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Environmental

4. BURROWING OWLS

The Florida burrowing owl is listed as state Threatened on Florida's Endangered and Threatened Species List and is protected under the Federal Migratory Bird Treaty Act. / Florida Fish and Wildlife Conservation Commission.

burrowing owlsAs the state of Florida’s population boomed over the last five decades, it should come as no surprise that native wildlife was harmed. One such species is the Florida Burrowing Owl, found on vacant lots, golf courses, pastures, and similar open grassy areas. The owls live in pairs or loose colonies, and their 39-county distribution covers the entire peninsula. The long-legged bird, standing about nine inches tall, uses burrows for breeding and sheltering. It is listed as state Threatened on Florida’s Endangered and Threatened Species List and protected under the Federal Migratory Bird Treaty Act. Loss of native habitat and lac of protected habitat are key reasons why burrowing owls are under threat.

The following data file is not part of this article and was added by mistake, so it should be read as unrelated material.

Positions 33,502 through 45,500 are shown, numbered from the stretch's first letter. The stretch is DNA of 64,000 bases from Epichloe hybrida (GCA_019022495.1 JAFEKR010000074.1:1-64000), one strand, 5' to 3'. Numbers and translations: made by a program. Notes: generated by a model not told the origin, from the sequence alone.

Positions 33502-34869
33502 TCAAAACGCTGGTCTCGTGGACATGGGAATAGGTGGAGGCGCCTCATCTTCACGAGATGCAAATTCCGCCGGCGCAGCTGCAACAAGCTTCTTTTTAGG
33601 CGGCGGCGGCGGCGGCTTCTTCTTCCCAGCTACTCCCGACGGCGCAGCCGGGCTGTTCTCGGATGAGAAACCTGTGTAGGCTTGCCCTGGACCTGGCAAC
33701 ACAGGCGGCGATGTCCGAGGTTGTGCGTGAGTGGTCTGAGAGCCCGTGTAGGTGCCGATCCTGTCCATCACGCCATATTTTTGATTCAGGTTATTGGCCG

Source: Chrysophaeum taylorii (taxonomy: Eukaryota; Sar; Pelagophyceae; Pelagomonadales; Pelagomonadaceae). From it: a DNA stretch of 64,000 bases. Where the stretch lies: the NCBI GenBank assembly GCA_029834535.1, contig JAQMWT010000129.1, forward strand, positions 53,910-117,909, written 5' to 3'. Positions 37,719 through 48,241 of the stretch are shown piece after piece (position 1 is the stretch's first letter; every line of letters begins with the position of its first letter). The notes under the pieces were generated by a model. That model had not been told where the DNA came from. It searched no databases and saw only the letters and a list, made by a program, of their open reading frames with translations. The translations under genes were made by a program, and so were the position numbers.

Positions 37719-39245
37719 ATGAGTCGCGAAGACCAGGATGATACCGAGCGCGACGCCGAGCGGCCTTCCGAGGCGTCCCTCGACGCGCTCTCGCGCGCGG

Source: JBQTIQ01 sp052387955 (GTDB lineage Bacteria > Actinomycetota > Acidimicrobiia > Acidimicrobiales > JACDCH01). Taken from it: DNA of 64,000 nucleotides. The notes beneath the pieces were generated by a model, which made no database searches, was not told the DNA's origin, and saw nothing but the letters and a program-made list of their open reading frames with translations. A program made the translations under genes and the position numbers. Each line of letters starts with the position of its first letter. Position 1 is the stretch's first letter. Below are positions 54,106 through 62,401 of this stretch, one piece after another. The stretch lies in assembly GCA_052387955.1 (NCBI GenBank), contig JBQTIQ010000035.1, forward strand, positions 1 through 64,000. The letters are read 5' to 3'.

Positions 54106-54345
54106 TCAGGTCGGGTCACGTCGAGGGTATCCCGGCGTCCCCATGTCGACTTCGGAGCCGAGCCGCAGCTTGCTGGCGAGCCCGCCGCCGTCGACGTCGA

Protocols for surveying, permitting, and relocating are more stringent in recent years. The new FWC Burrowing Owl Species Conservation Measures and Permitting Guidelines specify survey methodologies, minimum buffer zones and burrows, the different types

of permits, mitigation options, and recommended conservation practices such as establishing preserve areas with starter burrows. A significant change to the guidelines is the addition of minimum qualifications for the biologist conducting video-scoping and relocating burrows. Previously, this work could be done by most biologists. 

Under the new guidelines, the biologist must meet experience thresholds for surveying, using a burrow video-scope, and excavating burrows. WGI has qualified, state-registered biologists to solve any issues a developer has with burrowing owls.

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5. REGULATED TREES

As the state of Florida protects its birds, the cities and counties are protecting their trees. Many municipalities and most counties have their own ordinances when it comes to trees, and they often change. Keeping up with code changes can be tedious, but it’s a necessity. In South Florida, it’s rare that a development does not have to conform to some type of vegetation regulation. It’s a box that is always checked.